Prince Oliver and his Briar Rose: The Story of Sleeping Beauty (Read Intro for Details and Info!!!)

My old creative writing teacher at my old school challenged us a long time ago to rewrite our favorite story and make it even better! I did that with my Beauty and the Beast retelling, but I doubt it even comes close to the original. At the end of last year, her last prompt to us was to try to rewrite a story we didn't like as a child and turn it into one we would've liked. I never really liked Disney's Cinderella, and I was never fond of any form of Sleeping Beauty, so I tried to rewrite both!

Chapter 2

Briar Rose's Pov

I don’t know where I came from. I don’t know anything about my birth parents, and I don’t know if I’ll ever find them. All my six godmothers have told me is that I was left in their care when I wasn’t even a month old, and that when I was old enough, they’d tell me my story. Over the years, the six of them have hinted that I’m special, that I have “many gifts” as Auntie Esmeralda put it. They all think the world of me, always telling me that I’m loved. I suppose that’s why they never let me out of their sight.

I’ve never even left the kingdom let alone gone into the village! The farthest I’ve gone from our cottage is further into the forest, and by doing so, gone even further from the rest of the kingdom. The only people I’ve ever met besides my aunties were people they invited into the cottage, and I haven’t even read a book that one of them haven’t picked out for me. I’ve never been left in the cottage on my own. I’m only allowed to leave the cottage without accompaniment to pick flowers and berries. The icing on the cake of over-protectiveness is this: all six of my godmothers have engrained into my mind that I am not to talk to strangers, under any circumstances.

“Briar Rose!” Auntie Marigold calls up to my room in the attic.

“Yes, Godmother?” I call down in response.

“Rosie dear, we need you to go out into the forest and bring back a basket full of fox’s leaf! Can you do that before lunch?” She yells back up.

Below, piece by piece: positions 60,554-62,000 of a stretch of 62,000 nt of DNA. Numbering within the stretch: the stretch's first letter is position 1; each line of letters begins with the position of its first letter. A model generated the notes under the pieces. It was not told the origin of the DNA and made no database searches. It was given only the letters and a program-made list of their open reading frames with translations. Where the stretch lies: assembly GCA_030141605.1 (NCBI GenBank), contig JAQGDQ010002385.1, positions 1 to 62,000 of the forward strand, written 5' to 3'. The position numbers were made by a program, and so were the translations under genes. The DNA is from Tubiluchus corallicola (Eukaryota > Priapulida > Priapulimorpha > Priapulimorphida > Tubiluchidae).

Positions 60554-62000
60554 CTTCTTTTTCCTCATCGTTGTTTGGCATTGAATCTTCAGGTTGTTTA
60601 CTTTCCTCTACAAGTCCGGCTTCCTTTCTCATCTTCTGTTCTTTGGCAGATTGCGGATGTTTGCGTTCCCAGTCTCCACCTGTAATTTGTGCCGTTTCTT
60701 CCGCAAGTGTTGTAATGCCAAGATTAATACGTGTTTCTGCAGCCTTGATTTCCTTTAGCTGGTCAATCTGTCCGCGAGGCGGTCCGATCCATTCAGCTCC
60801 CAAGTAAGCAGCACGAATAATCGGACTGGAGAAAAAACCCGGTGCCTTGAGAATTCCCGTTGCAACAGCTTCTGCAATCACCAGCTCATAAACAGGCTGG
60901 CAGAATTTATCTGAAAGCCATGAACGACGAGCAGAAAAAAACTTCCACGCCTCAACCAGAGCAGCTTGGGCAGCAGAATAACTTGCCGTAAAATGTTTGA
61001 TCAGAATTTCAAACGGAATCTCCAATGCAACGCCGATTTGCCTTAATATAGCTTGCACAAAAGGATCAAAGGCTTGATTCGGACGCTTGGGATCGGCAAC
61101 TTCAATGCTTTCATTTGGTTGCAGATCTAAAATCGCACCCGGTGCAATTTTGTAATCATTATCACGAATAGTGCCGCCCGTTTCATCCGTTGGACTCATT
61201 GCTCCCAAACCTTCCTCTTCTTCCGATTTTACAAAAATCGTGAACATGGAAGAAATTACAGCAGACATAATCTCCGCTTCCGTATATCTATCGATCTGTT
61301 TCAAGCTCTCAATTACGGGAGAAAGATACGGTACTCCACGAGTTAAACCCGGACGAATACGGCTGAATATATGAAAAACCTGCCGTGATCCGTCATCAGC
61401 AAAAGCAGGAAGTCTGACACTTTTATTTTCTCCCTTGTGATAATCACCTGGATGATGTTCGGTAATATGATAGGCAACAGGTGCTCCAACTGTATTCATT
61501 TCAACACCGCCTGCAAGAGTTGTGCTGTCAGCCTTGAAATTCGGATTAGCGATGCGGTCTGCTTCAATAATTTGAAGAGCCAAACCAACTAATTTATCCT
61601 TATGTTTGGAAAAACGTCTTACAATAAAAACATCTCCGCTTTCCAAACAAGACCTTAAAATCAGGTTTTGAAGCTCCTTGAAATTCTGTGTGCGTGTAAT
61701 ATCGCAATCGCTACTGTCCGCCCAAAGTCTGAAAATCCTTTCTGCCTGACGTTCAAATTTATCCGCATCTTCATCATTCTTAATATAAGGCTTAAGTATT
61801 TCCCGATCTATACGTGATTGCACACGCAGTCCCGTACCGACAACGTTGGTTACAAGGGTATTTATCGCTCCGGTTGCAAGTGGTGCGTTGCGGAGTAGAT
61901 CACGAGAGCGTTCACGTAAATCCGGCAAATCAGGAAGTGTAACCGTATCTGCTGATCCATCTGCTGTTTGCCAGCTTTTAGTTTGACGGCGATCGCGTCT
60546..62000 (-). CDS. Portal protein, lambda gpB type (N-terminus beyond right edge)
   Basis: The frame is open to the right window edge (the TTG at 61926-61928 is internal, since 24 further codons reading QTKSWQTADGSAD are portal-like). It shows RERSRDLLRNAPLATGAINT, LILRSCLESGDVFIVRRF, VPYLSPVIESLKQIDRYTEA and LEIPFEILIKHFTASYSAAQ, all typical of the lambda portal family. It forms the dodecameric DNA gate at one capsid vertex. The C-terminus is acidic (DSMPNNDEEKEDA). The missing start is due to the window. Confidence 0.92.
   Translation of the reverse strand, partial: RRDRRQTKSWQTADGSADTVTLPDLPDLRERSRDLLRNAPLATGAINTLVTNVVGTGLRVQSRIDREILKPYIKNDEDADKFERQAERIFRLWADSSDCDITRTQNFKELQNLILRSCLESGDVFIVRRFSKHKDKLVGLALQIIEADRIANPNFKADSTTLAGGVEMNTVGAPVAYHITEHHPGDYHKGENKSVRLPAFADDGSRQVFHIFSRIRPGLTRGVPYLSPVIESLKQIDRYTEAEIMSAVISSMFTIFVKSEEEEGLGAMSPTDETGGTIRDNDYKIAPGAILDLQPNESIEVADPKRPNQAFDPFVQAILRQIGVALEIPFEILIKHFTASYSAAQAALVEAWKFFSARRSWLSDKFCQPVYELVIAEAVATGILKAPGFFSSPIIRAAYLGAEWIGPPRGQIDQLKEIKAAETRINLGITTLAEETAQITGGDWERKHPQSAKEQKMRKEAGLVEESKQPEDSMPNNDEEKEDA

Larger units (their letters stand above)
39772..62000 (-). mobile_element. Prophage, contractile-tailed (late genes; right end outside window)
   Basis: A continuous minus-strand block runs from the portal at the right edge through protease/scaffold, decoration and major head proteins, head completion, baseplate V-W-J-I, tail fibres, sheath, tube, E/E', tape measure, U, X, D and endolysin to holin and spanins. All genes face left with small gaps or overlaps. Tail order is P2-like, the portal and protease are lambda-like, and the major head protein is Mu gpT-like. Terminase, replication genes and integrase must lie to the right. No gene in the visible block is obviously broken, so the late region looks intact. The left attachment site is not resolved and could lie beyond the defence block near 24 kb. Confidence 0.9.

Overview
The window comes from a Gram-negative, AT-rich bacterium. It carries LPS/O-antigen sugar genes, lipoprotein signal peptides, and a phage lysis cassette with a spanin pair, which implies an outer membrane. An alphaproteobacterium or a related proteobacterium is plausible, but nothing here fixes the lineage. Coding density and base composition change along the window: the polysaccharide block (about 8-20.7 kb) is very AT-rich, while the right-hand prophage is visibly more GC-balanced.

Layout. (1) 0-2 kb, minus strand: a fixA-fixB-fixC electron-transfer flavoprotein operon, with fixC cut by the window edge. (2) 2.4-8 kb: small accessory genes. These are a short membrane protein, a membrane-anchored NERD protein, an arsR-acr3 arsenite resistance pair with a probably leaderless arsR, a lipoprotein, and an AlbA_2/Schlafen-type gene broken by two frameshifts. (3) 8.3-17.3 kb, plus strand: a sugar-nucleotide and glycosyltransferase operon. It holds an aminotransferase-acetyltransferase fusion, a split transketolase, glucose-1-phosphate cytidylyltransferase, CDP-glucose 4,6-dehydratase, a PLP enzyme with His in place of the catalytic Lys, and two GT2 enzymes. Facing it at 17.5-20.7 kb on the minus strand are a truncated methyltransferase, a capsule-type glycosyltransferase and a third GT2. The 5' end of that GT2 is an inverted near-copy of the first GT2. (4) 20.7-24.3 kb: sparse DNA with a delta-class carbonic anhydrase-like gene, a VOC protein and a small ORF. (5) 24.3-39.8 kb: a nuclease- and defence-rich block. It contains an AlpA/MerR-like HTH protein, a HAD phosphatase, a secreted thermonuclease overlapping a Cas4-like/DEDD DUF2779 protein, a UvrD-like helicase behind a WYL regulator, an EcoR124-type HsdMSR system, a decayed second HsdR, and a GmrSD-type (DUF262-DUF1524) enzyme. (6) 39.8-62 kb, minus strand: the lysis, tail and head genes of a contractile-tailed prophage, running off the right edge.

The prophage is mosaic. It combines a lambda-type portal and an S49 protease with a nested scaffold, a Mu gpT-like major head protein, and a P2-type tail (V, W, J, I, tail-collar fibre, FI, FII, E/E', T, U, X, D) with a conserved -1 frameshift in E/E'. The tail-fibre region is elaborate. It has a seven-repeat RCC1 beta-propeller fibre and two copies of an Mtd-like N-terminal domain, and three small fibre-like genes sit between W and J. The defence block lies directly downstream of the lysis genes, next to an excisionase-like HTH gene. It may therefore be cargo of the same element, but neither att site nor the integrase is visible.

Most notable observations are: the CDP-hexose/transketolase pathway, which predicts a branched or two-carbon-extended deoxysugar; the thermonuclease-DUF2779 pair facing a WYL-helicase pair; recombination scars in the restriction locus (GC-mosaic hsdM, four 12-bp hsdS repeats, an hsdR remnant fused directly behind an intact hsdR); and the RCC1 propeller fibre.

I mark my page in my book, “Yes, Auntie Marigold!”

Once I have my book set down on my bedside table, I sit up on my bed and slip on my black slippers then smooth my dark brown curls. Once I come downstairs, out of the jumbled mess that is my bedroom, I find all six godmothers cleaning up breakfast. The cottage is always spotless, it’s not at all welcoming or humble if you ask me. I find our intense cleanliness off-putting. Not to mention, I’ve always found it kind of odd how each auntie always wears the same color every day. I asked about it once, but Auntie Sapphire barked not to ask rude questions like that. Once I grab the basket by the door and go to leave, Auntie Ruby stops me by pulling on the strings of my tattered, white and lacey apron.

“Just a moment, Briar Rose,” She says suspiciously.

I turn to her, oblivious, “Yes, Auntie Ruby?”

Her eyes shift to the hem of my dress, which is mid-calf length, “You had another growth spurt. Your dresses are all on the short side now. Remind me to sew more before your birthday in two weeks.”

“I’ll try to remember,” I reply insecurely, peering down at the six of them, who are all shorter than me considerably.

“Oh Briar Rose,” Auntie Florina worries, “We’re not concerned with your height, not the slightest bit! We just don’t want you seeming immodest.”

I sigh, “I understand.”

“Have a good time in the forest!” Auntie Violeta says cheerfully as I finally leave our cottage.

As I make my way toward the pond, hidden behind evergreens and flowery shrubs, I start to sing as usual. Because I know a limited amount of music, only what my godmothers have taught me, I’ve begun to make up my own songs. Today I’m singing one of my favorites, it’s about the warm, welcoming sunrise that slowly eases through my bedroom window and brings a smile to my freckled face.